The U.S. Securities and Exchange Commission (SEC) has agreed to forgo a $30 million fine from bankrupt crypto lender BlockFi until after investors are repaid, a court filing from Thursday shows.
The sum is what's left over from a $50 million penalty owed to the SEC by BlockFi to settle charges of failing to register with the regulator for the offering and sale of its crypto lending product. The platform agreed to the settlement in February 2022 but filed for bankruptcy in November following the collapse of crypto exchange FTX.
The regulator asserted its claims should be counted as part of "general unsecured claims" in the ongoing Chapter 11 bankruptcy proceedings, but agreed to forego the payment "in order to maximize the amount that may be distributed to investors and avoid delay in such distribution," according to the agreement reached on June 22.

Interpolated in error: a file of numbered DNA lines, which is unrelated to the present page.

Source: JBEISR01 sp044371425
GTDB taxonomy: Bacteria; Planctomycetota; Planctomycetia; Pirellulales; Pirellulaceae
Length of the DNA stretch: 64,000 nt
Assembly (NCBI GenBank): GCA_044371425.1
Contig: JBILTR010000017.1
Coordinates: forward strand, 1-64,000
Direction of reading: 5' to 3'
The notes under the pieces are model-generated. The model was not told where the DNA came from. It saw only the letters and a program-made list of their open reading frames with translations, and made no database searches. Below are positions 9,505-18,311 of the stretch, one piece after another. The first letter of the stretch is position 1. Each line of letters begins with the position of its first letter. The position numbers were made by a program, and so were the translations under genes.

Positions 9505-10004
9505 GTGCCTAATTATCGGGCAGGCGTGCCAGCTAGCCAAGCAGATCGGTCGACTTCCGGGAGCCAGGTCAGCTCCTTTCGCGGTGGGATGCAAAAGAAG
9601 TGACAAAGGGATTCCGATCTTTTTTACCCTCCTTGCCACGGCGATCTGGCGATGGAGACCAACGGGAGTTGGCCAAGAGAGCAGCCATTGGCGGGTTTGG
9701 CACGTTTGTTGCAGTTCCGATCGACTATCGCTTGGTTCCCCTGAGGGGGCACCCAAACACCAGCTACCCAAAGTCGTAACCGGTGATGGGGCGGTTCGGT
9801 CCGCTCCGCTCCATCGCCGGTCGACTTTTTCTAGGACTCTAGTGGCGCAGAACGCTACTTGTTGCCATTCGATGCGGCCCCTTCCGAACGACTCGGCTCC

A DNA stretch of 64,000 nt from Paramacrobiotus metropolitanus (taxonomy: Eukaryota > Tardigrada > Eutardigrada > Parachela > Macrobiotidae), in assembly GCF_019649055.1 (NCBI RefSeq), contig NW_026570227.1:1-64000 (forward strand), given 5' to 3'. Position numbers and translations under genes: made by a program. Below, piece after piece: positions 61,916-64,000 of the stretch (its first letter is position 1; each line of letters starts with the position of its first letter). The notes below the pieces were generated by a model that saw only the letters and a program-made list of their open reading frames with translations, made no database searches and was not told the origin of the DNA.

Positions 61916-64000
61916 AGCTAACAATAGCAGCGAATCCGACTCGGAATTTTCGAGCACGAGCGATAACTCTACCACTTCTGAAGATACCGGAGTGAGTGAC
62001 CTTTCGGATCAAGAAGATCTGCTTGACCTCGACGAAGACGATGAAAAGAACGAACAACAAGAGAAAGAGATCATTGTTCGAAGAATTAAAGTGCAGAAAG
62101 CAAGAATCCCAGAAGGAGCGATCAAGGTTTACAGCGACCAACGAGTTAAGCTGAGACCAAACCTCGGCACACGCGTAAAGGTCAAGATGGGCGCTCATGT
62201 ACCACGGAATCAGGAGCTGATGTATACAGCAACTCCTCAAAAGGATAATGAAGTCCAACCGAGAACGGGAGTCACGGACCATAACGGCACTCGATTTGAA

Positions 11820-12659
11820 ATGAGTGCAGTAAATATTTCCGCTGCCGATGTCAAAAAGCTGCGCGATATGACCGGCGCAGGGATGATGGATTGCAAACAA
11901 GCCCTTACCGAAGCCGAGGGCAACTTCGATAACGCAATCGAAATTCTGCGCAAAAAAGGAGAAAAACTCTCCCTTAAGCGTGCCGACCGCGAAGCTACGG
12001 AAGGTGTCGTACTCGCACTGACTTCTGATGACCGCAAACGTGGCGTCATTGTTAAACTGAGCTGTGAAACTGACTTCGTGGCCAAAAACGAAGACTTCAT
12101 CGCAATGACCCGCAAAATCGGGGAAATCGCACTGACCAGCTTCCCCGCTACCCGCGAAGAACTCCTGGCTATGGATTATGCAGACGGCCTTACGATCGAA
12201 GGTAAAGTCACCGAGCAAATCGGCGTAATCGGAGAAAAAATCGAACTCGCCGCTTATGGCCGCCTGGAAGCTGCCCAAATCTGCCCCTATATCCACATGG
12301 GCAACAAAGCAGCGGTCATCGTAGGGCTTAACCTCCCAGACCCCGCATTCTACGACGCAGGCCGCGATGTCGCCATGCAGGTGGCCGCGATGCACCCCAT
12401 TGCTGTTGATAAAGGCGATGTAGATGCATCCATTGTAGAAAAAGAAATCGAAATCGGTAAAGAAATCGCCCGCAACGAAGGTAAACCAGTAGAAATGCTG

The SEC was likely among the first creditors in line to receive payment from BlockFi, Sasha Hodder, founder of Hodder Law, a firm that specializes in crypto law, told CoinDesk in November.
“The customers are really at the bottom of the list here,” Hodder said at the time.
In May, a New Jersey bankruptcy court judge said BlockFi customers can be repaid $300 million in funds held in custodial wallets on the platform. While the bankrupt estate has presented a reorganization plan to the court due for a hearing in July, BlockFi has said $1 billion in claims against fallen crypto enterprise FTX and its sister trading firm Alameda will be the "largest driver" of fund recoveries for customers and creditors.
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